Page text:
Comment: Minors involved in Road Traffic Accident claims, are parents to blame?

17th June 2019

Written by Serious Injury Assistant Solicitor, Coral Butterworth

A recent decision made on the 19th July 2018 reflected upon RTA claims involving minors and the necessity to consider whether fault rests with the child or parents for failing to supervise that child.

Within her judgement, Mrs Justice Yip made scathing comments with regards to the child’s mother being brought as a Part 20 Defendant in the action.

Ellis v Kelly & Anor [2018] EWHC 2031 (QB)

The case of Ellis v Kelly & Anor [2018] EWHC 2031 (QB) involved an eight year old child who was hit by a car while crossing the road near a pedestrian crossing.

The Claimant child and his sister had been allowed to go out to play without adult supervision on the condition that they were to always stay together and would maintain contact with their parents via a mobile phone. They often spent time with their older cousins; however, if they were unavailable, the Claimant and his sister were only allowed to stay within a specific area outside the house.

On the day of the accident, the Claimant had been at a playground, accompanied by the children but without adult supervision. During the course of the day, the children had decided to cross a quiet road to visit the skate park. The Claimant had previously crossed the road without incident but was later struck by the Defendant’s vehicle.

Independent eye witnesses gave clear and compelling evidence that the Defendant was proceeding along Gospel Lane over and above the speed limit, resulting in a loss of control.

The Defendant admitted primary liability but alleged contributory negligence against the Claimant child and his mother. The Court declined to make a finding of either.

The children were at a playground without adult supervision

Points for Consideration

The Defendant relied upon the decision in AB v Main (2015) where a finding of 20% contributory negligence was made against a child aged eight. However, after consideration, Justice Yip felt the facts were too far removed from the current circumstances to be relevant and that a finding against a child was uncommon.

Justice Yip determined the age, intelligence and experience to be expected of a child of the same age to be relevant when considering the standard of care. As the Claimant’s mother had given the child road safety advice – teaching him to wait for cars to pass, find a safe place to cross the road and to use a pedestrian crossing where available – and in the circumstances that the Claimant had looked straight at the car yet continued to run into the road, the inference was drawn that there had been a misjudgement by the child due to the reckless conduct of the Defendant.

In considering the Part 20 claim, Justice Yip noted that “no matter how careful a parent is, it is impossible for children to be completely protected from risk. Keeping children cooped up and not allowing them to experiment with small freedoms carries its own risk. There is a difficult balance to be struck. Different parents in different circumstances will make different decisions about how best to strike that balance. Sadly, when something goes catastrophically wrong, a parent may look back and agonise over the choice they made. The fact that, with hindsight, they would have taken a different course is very far from establishing that their original choice was wrong, still less that they were negligent”.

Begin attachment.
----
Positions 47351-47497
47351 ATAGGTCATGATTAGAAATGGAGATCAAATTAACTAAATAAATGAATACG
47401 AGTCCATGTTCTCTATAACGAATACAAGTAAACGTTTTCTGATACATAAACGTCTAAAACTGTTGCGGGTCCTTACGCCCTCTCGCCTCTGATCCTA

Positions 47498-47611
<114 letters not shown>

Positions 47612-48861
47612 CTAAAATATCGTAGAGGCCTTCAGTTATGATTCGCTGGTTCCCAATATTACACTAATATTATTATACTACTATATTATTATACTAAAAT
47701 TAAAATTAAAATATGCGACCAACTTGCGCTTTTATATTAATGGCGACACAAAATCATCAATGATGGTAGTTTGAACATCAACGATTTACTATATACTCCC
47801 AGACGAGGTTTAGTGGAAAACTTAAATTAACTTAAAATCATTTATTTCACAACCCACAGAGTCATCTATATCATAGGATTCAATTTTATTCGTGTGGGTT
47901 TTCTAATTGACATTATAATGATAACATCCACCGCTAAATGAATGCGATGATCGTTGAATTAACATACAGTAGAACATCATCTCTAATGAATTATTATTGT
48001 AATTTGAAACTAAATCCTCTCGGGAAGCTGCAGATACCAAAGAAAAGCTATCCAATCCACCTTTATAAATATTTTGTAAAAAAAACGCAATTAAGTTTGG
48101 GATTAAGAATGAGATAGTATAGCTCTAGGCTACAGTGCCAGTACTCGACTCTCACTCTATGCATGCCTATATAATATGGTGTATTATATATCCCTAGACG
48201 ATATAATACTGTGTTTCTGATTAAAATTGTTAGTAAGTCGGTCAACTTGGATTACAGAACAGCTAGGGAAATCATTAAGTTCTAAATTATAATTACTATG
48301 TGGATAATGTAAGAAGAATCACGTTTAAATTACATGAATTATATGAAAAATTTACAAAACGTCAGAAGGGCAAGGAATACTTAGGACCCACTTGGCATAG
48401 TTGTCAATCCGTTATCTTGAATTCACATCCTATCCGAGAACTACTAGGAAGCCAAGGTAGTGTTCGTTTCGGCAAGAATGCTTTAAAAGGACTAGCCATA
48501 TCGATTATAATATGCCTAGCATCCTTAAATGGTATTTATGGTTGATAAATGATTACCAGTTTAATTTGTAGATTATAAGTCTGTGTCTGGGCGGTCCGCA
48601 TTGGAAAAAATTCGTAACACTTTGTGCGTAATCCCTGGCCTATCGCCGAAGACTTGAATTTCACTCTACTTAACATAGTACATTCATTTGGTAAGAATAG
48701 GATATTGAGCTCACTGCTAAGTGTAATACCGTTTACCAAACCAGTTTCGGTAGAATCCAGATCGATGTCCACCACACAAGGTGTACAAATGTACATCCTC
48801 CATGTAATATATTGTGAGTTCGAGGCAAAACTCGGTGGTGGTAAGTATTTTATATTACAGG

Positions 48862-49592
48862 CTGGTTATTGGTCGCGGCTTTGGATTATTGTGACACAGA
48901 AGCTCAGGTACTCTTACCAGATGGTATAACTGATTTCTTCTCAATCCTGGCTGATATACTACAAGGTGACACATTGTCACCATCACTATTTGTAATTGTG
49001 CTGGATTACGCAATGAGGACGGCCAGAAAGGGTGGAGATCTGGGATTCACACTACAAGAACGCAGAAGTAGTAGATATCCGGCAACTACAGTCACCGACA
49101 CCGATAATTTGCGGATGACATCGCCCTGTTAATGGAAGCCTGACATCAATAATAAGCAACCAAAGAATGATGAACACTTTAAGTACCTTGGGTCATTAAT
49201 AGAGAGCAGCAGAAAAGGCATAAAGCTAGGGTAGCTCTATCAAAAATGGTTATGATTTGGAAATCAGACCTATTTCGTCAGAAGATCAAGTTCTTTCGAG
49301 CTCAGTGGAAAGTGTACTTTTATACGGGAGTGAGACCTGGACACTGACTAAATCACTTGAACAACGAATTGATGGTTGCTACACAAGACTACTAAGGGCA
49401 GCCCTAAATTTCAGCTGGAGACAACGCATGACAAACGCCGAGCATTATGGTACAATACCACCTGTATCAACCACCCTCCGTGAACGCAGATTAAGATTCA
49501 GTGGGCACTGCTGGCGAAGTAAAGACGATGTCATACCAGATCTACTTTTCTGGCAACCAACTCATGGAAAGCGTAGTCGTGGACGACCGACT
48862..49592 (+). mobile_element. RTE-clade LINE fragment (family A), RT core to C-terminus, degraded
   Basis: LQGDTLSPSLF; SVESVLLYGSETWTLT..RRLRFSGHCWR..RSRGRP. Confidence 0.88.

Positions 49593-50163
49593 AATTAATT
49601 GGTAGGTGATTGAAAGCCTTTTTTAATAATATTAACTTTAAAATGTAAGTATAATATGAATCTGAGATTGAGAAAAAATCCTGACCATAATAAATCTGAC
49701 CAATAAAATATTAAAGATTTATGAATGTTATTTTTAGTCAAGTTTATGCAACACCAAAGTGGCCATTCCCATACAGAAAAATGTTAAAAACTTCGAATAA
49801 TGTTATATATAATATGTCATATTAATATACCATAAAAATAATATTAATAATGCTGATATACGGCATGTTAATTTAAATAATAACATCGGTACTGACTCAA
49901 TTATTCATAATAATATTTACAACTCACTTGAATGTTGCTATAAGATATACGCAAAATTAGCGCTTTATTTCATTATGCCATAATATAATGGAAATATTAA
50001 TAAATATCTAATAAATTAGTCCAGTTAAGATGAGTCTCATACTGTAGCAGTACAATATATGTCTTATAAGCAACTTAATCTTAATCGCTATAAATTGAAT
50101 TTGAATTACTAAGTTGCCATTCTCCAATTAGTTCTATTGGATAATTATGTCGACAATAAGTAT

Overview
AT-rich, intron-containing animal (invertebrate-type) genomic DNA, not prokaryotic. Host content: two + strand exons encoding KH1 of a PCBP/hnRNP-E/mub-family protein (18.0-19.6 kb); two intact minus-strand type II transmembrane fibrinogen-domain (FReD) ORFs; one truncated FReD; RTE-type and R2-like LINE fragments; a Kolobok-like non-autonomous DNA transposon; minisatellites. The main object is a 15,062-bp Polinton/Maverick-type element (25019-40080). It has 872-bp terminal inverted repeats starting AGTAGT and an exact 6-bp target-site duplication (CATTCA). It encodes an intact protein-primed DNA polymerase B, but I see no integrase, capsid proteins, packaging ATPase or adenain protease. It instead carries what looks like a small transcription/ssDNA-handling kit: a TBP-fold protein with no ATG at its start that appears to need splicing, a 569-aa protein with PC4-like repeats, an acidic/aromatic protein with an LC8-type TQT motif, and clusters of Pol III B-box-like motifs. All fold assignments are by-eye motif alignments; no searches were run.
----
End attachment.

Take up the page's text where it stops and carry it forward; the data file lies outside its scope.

It was therefore held that an overly-cautious approach to parenting should not be encouraged and that children should be afforded a degree of freedom to foster growth and independence; holding the mother responsible in these circumstances would therefore impose an overly high standard of care on a parent. Therefore, it was felt that it would not be just and equitable to allow a finding of contributory negligence.

Sadly, the practical impact of including a parent in litigation means that the Claimant child cannot use the most appropriate adult as a litigation friend, which may delay settlement until liability is resolved.

Justice Yip concluded that an overly-cautious approach to parenting should not be encouraged.

The Impact of the Decision

Like those before it, this case does not seek to impose any rules as to the age at which a child can be found to be negligent. The case demonstrates the challenges and sensitivities in alleging contributory fault on the part of the parent or child where the primary cause of liability rests with a third party.

There remains the opportunity for Defendants to bring such a claim and Justice Yip specifically referenced the case of Williams v Williams (2013), in which the court upheld an allegation of contributory negligence by the mother for failing to use child restraints. However, each case will be determined on its own facts and strong evidence is needed to attach any negligence due to the undesirable implications of attempting to regulate decisions made in the course of daily parenting.

Overall, the position remains that “the natural sympathy for a parent of a child who had been catastrophically injured could not stand in the way of finding legal responsibility”; however, the courts must contemplate public policy in addition to the facts.

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